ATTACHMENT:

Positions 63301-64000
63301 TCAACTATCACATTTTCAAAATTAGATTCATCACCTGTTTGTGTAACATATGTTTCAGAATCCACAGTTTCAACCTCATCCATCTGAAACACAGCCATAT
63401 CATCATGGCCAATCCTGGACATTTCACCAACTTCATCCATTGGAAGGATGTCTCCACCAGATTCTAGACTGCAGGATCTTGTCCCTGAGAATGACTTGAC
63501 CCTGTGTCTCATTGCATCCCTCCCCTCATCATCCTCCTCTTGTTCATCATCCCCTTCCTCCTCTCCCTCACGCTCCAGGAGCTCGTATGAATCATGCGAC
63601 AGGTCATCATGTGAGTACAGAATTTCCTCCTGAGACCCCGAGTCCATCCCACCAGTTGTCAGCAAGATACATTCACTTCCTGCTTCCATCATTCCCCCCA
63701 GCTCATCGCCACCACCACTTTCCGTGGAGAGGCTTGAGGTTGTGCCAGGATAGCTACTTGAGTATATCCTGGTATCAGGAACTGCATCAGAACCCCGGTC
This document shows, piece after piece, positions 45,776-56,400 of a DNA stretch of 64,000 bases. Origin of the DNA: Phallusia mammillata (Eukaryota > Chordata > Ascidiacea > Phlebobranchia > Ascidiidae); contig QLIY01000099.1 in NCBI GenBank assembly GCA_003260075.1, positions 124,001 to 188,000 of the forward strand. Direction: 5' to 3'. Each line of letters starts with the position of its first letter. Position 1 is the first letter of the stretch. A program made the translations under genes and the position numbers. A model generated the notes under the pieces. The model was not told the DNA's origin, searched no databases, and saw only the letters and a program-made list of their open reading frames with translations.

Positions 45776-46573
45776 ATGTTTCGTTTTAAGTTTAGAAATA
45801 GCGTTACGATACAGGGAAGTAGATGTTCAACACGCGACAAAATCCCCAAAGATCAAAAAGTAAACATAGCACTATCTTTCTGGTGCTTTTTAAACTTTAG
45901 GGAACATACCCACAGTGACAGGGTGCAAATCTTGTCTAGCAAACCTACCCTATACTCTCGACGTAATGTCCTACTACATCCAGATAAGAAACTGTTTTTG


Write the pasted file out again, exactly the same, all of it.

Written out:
Positions 63301-64000
63301 TCAACTATCACATTTTCAAAATTAGATTCATCACCTGTTTGTGTAACATATGTTTCAGAATCCACAGTTTCAACCTCATCCATCTGAAACACAGCCATAT
63401 CATCATGGCCAATCCTGGACATTTCACCAACTTCATCCATTGGAAGGATGTCTCCACCAGATTCTAGACTGCAGGATCTTGTCCCTGAGAATGACTTGAC
63501 CCTGTGTCTCATTGCATCCCTCCCCTCATCATCCTCCTCTTGTTCATCATCCCCTTCCTCCTCTCCCTCACGCTCCAGGAGCTCGTATGAATCATGCGAC
63601 AGGTCATCATGTGAGTACAGAATTTCCTCCTGAGACCCCGAGTCCATCCCACCAGTTGTCAGCAAGATACATTCACTTCCTGCTTCCATCATTCCCCCCA
63701 GCTCATCGCCACCACCACTTTCCGTGGAGAGGCTTGAGGTTGTGCCAGGATAGCTACTTGAGTATATCCTGGTATCAGGAACTGCATCAGAACCCCGGTC
This document shows, piece after piece, positions 45,776-56,400 of a DNA stretch of 64,000 bases. Origin of the DNA: Phallusia mammillata (Eukaryota > Chordata > Ascidiacea > Phlebobranchia > Ascidiidae); contig QLIY01000099.1 in NCBI GenBank assembly GCA_003260075.1, positions 124,001 to 188,000 of the forward strand. Direction: 5' to 3'. Each line of letters starts with the position of its first letter. Position 1 is the first letter of the stretch. A program made the translations under genes and the position numbers. A model generated the notes under the pieces. The model was not told the DNA's origin, searched no databases, and saw only the letters and a program-made list of their open reading frames with translations.

Positions 45776-46573
45776 ATGTTTCGTTTTAAGTTTAGAAATA
45801 GCGTTACGATACAGGGAAGTAGATGTTCAACACGCGACAAAATCCCCAAAGATCAAAAAGTAAACATAGCACTATCTTTCTGGTGCTTTTTAAACTTTAG
45901 GGAACATACCCACAGTGACAGGGTGCAAATCTTGTCTAGCAAACCTACCCTATACTCTCGACGTAATGTCCTACTACATCCAGATAAGAAACTGTTTTTG